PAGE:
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Acceptance

Life can have us running around in circles, ever in the search for truth, clarity and purpose. From our earliest of days and years, foundations are laid that push us, our minds and our bodies in certain trajectories. How much of that time do we devote to pausing, deep breaths and contemplation?

In a world that largely favors productivity, we’ve been lost for generations in the endless pursuit of material things, achievement and competition. In every arena—be it commerce, government, education, military and the religions—it is more about measurement and metrics than anything else.

Naturally, the social, mainstream and entertainment media reflect all the same themes, over and over again; heroes, self-sacrifice, power struggle, violence and love, love and violence, brutality and gore, political agendas, propaganda, and the glorification of sociopathy and psychopathy. These ideas reinforce distortions, desensitize and make “normal” that which is darkest about the human experience.

Of course, it exists. Of course, we are capable of untold horrors. But these are extremes, and only part of the vast spectrum. We’re led to believe that this life, this reality, only consists of polarity; it only has us as good or evil—and almost always, we must have to suffer, and to struggle, and to overcome, to maybe attain a goodness, and a deserved virtue and honor.

This is a very destructive, constricting belief system. Good is not a ceiling. What about enlightenment, awakening, transcendence and love? What about collective evolution and elevated consciousness?

All things considered, the more we are required to accommodate societal and cultural distortions, the more difficult it becomes to discover and embody a true acceptance of self. The more we identify with—or feel required to identify with—labels, titles, honorifics and status denominators, the less we’re inclined or liberated to simply be freely who we are, moment to moment.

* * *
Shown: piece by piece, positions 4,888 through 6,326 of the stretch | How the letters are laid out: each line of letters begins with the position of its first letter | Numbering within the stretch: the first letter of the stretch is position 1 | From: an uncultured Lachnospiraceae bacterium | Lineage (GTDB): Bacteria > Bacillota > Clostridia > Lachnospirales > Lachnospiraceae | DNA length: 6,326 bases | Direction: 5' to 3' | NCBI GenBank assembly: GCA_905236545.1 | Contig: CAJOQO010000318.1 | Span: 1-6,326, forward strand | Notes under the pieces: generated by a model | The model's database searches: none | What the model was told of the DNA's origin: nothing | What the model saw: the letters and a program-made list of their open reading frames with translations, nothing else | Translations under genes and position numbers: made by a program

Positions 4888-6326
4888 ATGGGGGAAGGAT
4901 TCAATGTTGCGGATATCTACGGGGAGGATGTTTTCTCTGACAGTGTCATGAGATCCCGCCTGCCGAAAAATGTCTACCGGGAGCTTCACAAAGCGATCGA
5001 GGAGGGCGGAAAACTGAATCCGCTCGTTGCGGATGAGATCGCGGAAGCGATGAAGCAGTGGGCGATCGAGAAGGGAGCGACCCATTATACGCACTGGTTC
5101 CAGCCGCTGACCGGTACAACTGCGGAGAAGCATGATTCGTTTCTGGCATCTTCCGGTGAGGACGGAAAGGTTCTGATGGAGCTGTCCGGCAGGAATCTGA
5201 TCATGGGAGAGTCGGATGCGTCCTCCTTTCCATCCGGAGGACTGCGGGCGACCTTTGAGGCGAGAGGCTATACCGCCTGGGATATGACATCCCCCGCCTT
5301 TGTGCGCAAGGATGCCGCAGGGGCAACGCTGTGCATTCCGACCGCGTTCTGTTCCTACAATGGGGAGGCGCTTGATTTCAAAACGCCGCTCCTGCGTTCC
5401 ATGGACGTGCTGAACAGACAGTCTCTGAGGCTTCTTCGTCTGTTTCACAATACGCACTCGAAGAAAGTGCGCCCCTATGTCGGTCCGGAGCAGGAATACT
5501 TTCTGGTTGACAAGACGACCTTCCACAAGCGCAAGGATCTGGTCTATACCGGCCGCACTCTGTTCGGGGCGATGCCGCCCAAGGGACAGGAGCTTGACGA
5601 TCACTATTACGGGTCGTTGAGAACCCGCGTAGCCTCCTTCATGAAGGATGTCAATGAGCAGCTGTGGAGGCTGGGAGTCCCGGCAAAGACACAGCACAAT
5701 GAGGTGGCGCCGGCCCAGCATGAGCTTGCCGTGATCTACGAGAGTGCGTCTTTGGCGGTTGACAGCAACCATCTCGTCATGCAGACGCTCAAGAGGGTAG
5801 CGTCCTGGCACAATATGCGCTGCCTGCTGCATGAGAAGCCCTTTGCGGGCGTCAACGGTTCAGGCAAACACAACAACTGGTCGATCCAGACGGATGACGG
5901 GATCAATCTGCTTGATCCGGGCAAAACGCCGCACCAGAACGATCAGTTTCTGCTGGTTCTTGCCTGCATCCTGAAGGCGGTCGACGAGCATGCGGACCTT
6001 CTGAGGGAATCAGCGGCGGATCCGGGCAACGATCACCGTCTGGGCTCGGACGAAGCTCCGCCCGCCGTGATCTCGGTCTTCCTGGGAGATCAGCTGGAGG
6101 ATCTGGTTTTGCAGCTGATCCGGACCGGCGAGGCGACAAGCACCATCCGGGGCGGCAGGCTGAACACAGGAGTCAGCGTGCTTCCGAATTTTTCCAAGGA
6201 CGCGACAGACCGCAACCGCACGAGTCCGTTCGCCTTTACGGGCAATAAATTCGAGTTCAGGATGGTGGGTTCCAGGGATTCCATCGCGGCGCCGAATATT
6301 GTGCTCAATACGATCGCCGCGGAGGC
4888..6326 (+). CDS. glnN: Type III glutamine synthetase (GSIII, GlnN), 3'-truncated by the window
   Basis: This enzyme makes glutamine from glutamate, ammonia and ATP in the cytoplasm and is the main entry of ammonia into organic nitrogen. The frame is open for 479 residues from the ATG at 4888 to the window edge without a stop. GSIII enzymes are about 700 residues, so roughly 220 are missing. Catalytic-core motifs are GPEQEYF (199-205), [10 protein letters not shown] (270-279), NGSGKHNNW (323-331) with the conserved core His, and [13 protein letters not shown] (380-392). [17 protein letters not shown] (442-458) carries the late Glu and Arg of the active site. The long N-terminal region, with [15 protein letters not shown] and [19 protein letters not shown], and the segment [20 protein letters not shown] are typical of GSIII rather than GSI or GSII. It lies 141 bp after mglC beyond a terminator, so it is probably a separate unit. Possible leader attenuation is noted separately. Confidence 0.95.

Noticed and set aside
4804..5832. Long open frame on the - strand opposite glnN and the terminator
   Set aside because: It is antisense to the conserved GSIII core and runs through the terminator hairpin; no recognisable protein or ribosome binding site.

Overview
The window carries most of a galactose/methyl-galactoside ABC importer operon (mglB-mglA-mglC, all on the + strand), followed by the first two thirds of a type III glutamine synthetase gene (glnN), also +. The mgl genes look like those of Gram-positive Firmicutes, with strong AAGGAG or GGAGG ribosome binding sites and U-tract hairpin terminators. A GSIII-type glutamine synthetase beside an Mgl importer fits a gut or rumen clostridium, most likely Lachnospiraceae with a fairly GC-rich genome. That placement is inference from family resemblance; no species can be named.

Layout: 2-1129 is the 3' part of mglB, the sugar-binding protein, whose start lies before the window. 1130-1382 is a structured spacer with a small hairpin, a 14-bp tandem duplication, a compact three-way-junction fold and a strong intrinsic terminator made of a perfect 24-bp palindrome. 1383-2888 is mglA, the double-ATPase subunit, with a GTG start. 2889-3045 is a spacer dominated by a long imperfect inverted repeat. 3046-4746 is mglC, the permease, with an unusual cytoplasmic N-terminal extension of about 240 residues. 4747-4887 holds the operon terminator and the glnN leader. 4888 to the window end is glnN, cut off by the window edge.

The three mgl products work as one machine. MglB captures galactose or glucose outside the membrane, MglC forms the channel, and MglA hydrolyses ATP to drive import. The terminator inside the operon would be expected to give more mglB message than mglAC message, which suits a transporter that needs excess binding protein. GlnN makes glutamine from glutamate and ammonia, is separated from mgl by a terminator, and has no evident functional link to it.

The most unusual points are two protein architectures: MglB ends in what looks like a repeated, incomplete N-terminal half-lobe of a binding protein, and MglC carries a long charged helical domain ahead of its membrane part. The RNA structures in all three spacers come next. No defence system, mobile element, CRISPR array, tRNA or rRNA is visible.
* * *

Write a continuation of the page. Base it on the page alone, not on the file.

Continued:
You’ll hear the common expressions such as “follow your bliss” and “pursue your passion”, yet these, like many spiritual teachings, are misconstrued and misinterpreted. Consider your environment, and you’ll know why you feel resistance and inner conflict around these overused expressions… or why you feel guilt and shame for not being “true to your self” and other weighty notions.

Do you meditate to be able to tolerate daily life, or to transcend mind, and the pain body? Do you do yoga to push and stretch and extend your body—to have an escape from calamity—or to know your infinity in motion?

True acceptance and love of self must begin in the space before identity, underneath the carefully considered construct of personality, in the arena of being before doing.

I would wish that you didn’t need to experience fear and violence, as if it were some prerequisite for being human. Unfortunately, the vast majority of us have, or will have to. This, to me, must be by choice, on some level. So, let its realization be for you a source of empowerment, and claim your responsibility.

Become aware of when you may be simply in a state of spiritual bypassing. Go deeper, and you’ll find authentic acceptance isn’t as far away as it may seem.

Solvitur ambulando

Your thoughts?